Ricketts acknowledged that his investment is fueled by a sense of adventure, but he said he is not in the same league as Branson or Bezos when it comes to the bottom line. “Richard Branson has invested hundreds of millions of dollars. … I have not invested that much,” Ricketts said. Ricketts said he does not know exactly how much he has invested, but said it wasn’t a big part of his overall investments.

“I haven’t totaled it up entirely. If I was going to give you just a guess, an overall percentage of my portfolio would be less than 1 percent,” Ricketts said. As for his net worth, the governor did not give specifics, although in 2006 he estimated it as between $45 million and $50 million.

Wealth is a requirement for investing in space, in large part because the ventures are high-risk with no guarantee of a payout, said Marco Rubin, founder of Exoventure, a venture capital company based in Falls Church, Virginia. “It is a very elite subset of investors who have had certain financial success but are passionate believers in the sector,” he said. Not everyone is required to invest millions, however. If you have $25,000 to $50,000 to spare, you can invest via the Space Angel Network, which bundles investments to make it more affordable for the “average investors,” said Rubin, who served as an adviser in developing the network.

It might be high-risk, but it comes with potentially high rewards, Rubin noted, especially on technology being developed that can be put to use here on Earth. “There is the potential for very shrewd business people to make money on this,” he said. Obviously Ricketts is not banking entirely on space. He noted that he has a diverse portfolio. In addition to his space investments, Ricketts has put money into a drone-manufacturing company, a skin-care company and numerous foreign investments. Most notably Ricketts has invested in Schulze Global Investments, a private equity company started by Gabriel Schulze.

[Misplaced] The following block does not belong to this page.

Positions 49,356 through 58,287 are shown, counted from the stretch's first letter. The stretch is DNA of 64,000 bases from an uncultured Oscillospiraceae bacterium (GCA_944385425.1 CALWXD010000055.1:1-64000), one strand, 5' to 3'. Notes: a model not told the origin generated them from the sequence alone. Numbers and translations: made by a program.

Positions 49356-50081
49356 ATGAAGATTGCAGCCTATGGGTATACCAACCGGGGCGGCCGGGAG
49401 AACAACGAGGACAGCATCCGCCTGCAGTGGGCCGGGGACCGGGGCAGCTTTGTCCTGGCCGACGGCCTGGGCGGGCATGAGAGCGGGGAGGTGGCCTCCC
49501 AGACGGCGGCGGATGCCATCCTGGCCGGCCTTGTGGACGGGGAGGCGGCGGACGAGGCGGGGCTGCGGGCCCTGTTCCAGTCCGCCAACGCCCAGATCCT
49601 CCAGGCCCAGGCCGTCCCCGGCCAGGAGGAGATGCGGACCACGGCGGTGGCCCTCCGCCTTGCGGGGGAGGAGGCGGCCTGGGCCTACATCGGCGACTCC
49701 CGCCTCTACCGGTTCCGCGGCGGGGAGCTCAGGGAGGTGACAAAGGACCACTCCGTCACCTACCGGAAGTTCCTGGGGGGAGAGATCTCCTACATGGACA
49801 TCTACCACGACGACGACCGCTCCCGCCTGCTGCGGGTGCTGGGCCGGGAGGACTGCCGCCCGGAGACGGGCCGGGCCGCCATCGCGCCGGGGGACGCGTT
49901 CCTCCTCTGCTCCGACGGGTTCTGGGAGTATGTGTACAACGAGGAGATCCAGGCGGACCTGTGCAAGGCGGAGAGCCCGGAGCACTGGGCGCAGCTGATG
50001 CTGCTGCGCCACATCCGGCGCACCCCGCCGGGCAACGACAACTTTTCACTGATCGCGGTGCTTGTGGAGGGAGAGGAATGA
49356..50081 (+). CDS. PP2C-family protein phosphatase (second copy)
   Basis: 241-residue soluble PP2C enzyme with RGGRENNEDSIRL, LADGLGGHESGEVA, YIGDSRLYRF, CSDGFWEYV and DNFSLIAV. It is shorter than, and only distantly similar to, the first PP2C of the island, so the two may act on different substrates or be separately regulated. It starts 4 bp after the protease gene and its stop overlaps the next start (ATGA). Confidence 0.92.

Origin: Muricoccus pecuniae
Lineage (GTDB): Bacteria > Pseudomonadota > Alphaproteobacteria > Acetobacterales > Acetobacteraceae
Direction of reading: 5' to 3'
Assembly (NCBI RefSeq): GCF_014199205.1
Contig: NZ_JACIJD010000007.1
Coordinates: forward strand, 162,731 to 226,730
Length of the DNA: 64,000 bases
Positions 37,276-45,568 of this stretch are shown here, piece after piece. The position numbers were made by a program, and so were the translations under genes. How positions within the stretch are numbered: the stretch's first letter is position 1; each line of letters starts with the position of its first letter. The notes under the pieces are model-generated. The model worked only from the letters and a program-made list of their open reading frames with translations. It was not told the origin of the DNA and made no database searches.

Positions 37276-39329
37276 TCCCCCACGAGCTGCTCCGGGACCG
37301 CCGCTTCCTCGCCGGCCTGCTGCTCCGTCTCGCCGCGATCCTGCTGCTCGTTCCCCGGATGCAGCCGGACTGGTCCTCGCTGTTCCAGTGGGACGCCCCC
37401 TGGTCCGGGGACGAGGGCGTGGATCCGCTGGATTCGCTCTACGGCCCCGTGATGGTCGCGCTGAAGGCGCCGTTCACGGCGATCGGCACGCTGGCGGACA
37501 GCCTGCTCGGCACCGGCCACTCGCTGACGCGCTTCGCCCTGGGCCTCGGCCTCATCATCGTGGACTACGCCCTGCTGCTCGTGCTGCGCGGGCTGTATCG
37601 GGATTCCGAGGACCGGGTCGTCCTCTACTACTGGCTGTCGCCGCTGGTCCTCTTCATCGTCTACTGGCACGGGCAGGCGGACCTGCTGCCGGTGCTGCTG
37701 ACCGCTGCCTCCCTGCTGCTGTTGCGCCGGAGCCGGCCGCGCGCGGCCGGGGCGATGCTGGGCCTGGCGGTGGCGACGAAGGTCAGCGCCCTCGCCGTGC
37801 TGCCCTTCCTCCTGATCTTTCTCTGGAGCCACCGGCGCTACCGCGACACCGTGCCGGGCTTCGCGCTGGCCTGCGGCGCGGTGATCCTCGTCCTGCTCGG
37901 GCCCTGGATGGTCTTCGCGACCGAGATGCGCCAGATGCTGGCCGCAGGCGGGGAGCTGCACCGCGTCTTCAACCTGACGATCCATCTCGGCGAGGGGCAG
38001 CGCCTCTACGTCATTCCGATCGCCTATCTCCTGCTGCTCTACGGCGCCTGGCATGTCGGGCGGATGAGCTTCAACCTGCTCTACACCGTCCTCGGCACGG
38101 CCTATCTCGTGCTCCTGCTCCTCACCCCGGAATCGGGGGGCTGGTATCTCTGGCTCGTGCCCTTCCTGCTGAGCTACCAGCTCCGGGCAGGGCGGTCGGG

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Schulze, the scion of a mining family, specializes in investments in developing nations. As part of that, Ricketts has invested in a cement company in Ethiopia and mining enterprises in Mongolia. “Not only do the investors make money … but we also help develop the infrastructure of developing nations,” Ricketts said. It all fits into Ricketts’ belief that the private sector is the best vehicle to create jobs — and explore space.

For years, space exploration was the province of governments. Today, NASA and others are relying more and more on private companies to help lead the way. NASA has not only contracted with a private company to supply the International Space Station but is also working with private companies — such as Moon Express — to develop a lunar landing vehicle.

Moon Express and others hope to mine the moon with robots some day. “I think the future of space development lies with the private side. As you think about government budgets, those budgets are getting squeezed time and time again,” Ricketts said. As for whether he has hopes of traveling to space, Ricketts demurred.

He has not purchased a ticket with XCOR, which is currently selling seats on its spaceship for $95,000 each. The company has said it hopes to send its first test flight into orbit within a year or two. It will be a one-hour trip and cover 68 miles. The idea is to reach the suborbital level, look at the globe, float around in zero gravity for about 5 minutes and then return to Earth. “I don’t have a seat on XCOR. My involvement right there is just as an investor,” Ricketts said, adding: “I’m kind of busy right now.” Would he ever go? “I’m not ruling it out completely,” Ricketts said. Source: Omaha.Com robynn.tysver@owh.com